Important to separate sentiment from facts on H1B: Nasscom chairman
New York, May 27 : Amid the Donald Trump administration’s heightened scrutiny of H1B work visas and uncertainty among IT professionals, Nasscom Chairman Rishad Premji has said it is important to “separate the sentiment from the fact” regarding the visas.
The H1B visa is a non-immigrant visa that allows US companies to employ foreign workers in speciality occupations that require theoretical or technical expertise. The technology companies depend on it to hire tens of thousands of employees each year from countries like India and China.
“I think it is important to separate the sentiment from the fact,” Premji told PTI in an interview here.
He asserted that of the 65,000 H1B visas issued every year, the Indian IT industry uses less than 10,000, adding that 70 per cent of visas go to Indians but they do not go to Indian companies. “This is very, very important to appreciate.”
He said it is also a fact that by 2020 there will be shortage of 2.4 million people, according to data from the Department of Labour, in STEM (Science, Technology, Engineering and Maths) talent in the US, and half of these will be in the computer and IT related services.
Premji stressed that it is important to keep in mind that there is a base of seven million people in the technology space in the US.
“We are talking about 10,000 people on a seven million strong base.”
“We have got to put things in context and separate the sentiment from the fact,” he said.
Premji, the Chief Strategy Officer and Member of the Board at Indian IT services giant Wipro, was in the city to address the NASSCOM C-Summit.
When asked about the H1B visas and the Trump administration’s increased scrutiny over the temporary work visas most sought by Indian IT workers, Premji said that “fundamentally from a trade perspective, we have got to address more holistically the mobility of services as we address the mobility of products, which we have historically thought about in terms of trade. The mobility of services is as important a component.”
He said that legislatively, nothing has changed regarding the H1B visas. While there are a lot of legislations being proposed, “our sense is that it is difficult to predict them going through. But there is a strong enough conviction that they will not go through in their current avatar. It is difficult to get the both the Senate and the House to pass off on these,” he said referring to various legislations proposing changes and amendments to the H1B visa rules and processes.
He, however, added that the “administrative interpretation” of some of the existing legislation is creating some level of anxiety, including through more demand for Request for Evidence (RFE) or more scrutiny when the visa comes up for renewal, without considering the fact that it was approved in the first place.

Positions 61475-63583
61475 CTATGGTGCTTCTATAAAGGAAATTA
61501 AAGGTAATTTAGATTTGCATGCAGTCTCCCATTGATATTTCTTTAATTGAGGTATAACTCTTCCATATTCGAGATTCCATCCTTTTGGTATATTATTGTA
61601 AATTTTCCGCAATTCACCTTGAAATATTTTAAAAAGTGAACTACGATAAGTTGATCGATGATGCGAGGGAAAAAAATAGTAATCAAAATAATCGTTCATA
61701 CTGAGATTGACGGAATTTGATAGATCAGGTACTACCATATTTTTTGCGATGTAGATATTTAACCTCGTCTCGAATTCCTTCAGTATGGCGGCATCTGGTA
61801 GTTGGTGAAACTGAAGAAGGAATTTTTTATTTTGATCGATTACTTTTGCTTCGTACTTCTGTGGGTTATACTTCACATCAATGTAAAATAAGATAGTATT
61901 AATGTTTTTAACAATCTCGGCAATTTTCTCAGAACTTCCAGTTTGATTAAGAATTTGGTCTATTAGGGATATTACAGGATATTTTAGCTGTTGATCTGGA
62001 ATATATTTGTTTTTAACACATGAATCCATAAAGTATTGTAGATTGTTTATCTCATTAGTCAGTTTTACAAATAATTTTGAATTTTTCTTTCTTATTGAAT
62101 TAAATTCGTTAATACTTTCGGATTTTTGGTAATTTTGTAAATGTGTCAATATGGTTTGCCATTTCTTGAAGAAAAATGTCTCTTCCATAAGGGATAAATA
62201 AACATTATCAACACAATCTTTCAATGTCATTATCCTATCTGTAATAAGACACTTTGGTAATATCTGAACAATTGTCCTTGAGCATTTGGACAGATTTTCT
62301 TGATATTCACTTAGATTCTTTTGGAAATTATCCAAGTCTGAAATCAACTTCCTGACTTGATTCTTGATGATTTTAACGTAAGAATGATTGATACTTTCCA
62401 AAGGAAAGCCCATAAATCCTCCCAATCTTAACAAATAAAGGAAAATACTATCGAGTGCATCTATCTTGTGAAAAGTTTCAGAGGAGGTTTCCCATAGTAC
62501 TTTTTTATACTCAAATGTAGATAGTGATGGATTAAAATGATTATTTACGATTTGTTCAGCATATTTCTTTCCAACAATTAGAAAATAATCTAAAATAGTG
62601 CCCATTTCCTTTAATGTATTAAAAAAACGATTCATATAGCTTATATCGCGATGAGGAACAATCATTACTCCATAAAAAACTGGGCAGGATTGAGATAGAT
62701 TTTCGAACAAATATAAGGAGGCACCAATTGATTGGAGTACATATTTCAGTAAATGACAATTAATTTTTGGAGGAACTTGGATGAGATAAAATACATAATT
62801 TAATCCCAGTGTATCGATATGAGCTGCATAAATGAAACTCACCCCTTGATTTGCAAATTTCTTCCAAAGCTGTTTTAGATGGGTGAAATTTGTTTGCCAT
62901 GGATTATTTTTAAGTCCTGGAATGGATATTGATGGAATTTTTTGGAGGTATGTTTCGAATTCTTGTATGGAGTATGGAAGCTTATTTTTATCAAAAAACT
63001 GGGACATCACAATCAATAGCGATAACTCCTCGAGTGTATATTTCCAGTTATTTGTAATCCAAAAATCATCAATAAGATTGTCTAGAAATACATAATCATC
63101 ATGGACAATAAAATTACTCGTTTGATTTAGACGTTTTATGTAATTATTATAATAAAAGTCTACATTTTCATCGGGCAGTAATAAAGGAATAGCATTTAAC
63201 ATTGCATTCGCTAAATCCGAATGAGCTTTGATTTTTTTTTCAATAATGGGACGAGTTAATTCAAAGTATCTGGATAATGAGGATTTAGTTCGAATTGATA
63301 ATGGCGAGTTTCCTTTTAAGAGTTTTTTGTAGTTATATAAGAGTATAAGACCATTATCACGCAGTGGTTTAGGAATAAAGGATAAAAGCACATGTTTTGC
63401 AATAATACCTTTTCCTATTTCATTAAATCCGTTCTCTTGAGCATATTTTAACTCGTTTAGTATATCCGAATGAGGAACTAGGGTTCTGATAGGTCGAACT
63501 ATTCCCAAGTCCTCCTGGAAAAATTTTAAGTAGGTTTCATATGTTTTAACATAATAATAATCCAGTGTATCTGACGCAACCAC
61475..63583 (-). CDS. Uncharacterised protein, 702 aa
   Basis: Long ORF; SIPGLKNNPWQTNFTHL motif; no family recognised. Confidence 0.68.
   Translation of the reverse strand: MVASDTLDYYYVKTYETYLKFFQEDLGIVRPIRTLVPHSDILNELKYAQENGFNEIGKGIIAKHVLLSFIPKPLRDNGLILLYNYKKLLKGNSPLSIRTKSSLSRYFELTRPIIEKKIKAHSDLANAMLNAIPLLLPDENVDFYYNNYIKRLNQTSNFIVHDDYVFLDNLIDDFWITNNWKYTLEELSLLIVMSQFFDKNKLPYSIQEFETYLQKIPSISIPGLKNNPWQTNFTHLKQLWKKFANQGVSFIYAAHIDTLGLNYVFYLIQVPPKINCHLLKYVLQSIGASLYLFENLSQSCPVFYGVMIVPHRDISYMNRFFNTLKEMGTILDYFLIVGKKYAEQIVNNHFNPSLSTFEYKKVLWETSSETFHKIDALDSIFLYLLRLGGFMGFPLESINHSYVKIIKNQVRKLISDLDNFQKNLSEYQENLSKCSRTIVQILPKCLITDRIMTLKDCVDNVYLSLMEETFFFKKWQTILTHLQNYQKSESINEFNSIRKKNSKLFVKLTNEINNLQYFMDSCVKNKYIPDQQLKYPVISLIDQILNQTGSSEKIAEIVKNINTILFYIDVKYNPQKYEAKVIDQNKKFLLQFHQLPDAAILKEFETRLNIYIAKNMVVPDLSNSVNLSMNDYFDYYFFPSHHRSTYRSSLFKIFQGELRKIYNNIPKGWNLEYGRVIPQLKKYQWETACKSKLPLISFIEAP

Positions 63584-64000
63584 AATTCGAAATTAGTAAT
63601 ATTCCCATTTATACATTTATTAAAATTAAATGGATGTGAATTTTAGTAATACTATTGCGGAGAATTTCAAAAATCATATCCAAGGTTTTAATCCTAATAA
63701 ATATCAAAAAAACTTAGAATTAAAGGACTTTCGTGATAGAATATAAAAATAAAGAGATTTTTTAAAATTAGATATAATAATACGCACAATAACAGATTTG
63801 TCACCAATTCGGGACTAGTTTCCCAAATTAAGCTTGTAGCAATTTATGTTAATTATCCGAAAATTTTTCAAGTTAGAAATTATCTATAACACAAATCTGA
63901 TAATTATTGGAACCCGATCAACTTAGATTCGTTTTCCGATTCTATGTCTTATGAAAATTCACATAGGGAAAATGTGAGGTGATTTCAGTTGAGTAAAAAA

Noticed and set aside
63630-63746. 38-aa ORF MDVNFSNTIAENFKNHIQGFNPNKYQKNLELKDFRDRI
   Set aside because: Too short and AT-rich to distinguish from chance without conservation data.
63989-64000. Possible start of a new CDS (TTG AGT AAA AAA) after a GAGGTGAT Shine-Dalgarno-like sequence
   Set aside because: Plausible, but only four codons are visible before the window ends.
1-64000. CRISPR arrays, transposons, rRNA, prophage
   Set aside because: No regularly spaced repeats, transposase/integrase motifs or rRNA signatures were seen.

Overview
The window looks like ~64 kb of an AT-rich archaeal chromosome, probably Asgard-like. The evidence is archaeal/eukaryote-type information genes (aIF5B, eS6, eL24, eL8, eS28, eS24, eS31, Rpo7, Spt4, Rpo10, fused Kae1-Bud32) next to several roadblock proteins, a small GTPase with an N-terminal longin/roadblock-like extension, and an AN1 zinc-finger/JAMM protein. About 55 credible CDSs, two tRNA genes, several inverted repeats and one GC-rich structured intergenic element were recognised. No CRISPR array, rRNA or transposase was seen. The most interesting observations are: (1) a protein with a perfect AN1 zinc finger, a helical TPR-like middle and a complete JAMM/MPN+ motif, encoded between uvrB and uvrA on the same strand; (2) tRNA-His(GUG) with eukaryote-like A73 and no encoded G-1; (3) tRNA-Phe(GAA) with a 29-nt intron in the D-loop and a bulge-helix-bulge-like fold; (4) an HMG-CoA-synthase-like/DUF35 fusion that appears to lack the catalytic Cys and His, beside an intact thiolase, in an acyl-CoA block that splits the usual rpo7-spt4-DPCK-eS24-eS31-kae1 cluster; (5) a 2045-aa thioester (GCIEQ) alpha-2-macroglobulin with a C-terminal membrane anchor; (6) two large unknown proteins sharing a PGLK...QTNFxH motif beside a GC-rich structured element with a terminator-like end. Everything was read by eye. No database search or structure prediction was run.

“Those kind of things create a lot of administrative overhead and cost and that we have got to find a way of addressing.”
He said that while these issues are “universal” and not for Indian IT companies only, “we have got to try and find a way to help the administration appreciate the value that these technical skills help to make organizations here more competitive.”
Premji said there is a huge dearth and shortage of technical talent in the US. “i m quite hopeful that we will continue to work as an industry body to address that.”
As an industry body, Nasscom is driving a lot of effort in terms of having strong spokespeople, working with research agencies and media outlets to make sure a “very fact-based and unemotional view” of the challenges and opportunity is presented.
Since taking office, Trump has ordered an overhaul of the H1B visa programme to check visa fraud and abuse, and his administration has taken steps to tighten scrutiny of applications, adding to the uncertainty and anxiety of thousands of IT workers on the visas over their future.
The National Foundation for American Policy in a report said that the 8,468 new H-1B visas for Indian-based companies in the finanacial year 2017 equaled only 0.006 per cent of the 160 million in the US labour force.
The top seven Indian-based companies received only 8,468 approved H-1B petitions for initial employment in FY 2017, a decline of 43 per cent for these companies since FY 2015, when it received 14,792 H-1B visas.
The data indicate the problem is not which companies are receiving H-1B visas, but that the 85,000-annual limit is too low for an economy of the size of the United States, it argued.
Based on the H-1B visa data obtained from the US Citizenship and immigration Services (USCIS), the foundation said that the Tata Consultancy Services (TCS) received 2,312 H-1B visas in 2017 as against 4,674 in 2015, registering a drop of 51 per cent.
Infosys, during the same period saw a whooping drop of 57 per cent from 2,830 in 2015 to 1,218 in 2017. Wipro received 1,210 H-1B visas in 2017 as against 3,079 in 2015. Among the seven Indian-based companies the H-1B approval of Tech Mahindra went up from 1,576 in 2015 to 2233 in 2017.